First Radio President

This week marks 92 years since Warren Harding became the first president to be heard on the radio. It was still a new medium and few new how potent it would become in defining American politics by the 1990s.

Warren G. Harding (Library of Congress)

Warren G. Harding (Library of Congress)

It was on June 14, 1922 when Harding addressed a crowd dedicating the memorial site for Francis Scott Key, the composer of the Star Spangled Banner, a fairly non-controversial event. It was nevertheless historical day for media in America.

Harding was also the first American president whose election was called on the radio, by KDKA in Pittsburgh, the first radio station in America to broadcast election returns.

From the History Channel:

Harding was an advocate for advanced technology. In 1923, he recorded a speech on an early “phonograph” that recorded and played back sound on wax discs. Harding was also the first president to own a radio and was the first to have one installed in the White House.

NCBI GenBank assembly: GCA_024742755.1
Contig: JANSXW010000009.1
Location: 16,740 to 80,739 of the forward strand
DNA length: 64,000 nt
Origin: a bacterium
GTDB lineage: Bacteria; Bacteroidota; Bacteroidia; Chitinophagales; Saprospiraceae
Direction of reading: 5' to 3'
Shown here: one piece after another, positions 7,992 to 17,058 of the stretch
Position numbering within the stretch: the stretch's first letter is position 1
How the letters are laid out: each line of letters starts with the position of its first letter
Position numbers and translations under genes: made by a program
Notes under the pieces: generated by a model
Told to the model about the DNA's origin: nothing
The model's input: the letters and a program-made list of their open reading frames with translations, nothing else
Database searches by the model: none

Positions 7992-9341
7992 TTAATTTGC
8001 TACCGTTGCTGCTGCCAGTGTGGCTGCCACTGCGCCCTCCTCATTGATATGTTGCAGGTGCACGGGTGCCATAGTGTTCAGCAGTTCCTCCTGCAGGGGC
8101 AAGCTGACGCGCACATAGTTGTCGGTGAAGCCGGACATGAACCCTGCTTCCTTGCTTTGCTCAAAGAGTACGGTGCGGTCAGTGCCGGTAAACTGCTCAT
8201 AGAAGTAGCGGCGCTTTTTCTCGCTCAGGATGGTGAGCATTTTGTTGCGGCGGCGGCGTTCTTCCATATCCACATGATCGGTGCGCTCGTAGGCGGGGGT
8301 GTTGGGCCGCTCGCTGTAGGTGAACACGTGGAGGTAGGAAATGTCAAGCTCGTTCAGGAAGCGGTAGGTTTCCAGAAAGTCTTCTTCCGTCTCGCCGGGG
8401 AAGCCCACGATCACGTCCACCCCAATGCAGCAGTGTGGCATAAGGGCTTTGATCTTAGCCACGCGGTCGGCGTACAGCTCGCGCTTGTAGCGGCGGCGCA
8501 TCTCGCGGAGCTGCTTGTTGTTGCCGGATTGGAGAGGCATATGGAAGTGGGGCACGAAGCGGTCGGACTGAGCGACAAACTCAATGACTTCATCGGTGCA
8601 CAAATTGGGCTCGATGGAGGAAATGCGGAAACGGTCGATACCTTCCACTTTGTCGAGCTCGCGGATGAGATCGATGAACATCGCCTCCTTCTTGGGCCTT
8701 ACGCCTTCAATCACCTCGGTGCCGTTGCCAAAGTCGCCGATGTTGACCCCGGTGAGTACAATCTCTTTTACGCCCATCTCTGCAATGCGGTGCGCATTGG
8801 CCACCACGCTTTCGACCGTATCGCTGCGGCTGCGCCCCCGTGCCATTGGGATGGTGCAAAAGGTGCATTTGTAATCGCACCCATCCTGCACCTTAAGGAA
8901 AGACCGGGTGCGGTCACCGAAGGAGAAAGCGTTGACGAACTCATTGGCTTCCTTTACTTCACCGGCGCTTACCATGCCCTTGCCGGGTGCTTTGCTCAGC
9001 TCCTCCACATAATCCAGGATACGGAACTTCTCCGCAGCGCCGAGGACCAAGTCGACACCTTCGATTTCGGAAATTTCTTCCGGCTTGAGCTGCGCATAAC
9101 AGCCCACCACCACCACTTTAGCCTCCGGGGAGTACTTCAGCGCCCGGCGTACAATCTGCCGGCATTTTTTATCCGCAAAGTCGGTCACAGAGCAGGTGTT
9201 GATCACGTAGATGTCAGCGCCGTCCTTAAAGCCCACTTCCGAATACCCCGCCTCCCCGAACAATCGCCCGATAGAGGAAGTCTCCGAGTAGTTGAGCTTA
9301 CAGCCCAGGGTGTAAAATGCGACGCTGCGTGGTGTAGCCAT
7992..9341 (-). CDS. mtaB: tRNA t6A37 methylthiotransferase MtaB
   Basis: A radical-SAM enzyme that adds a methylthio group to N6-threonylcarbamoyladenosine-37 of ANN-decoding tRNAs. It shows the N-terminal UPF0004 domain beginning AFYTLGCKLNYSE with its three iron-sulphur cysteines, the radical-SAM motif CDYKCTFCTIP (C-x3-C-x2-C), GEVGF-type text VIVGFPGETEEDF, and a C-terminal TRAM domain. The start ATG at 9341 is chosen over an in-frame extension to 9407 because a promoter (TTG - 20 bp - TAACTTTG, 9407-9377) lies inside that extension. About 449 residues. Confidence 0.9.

Harding’s Francis Scott Key memorial dedication was heard by 125,000. President Coolidge’s inaugural radio address reached 23 million via the radio. … It was not until three years later, however, that a president would deliver a radio-specific address. That honor went to President Calvin Coolidge.

To learn more about how presidents successfully used radio to shape public opinion, read The Right Frequency.


Explore posts in the same categories: Early Voices

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One Comment on “First Radio President”

  1. Thom Hickey Says:

    Thanks. Great blog subject! Regards from Thom at the immortal jukebox (give it a sin).

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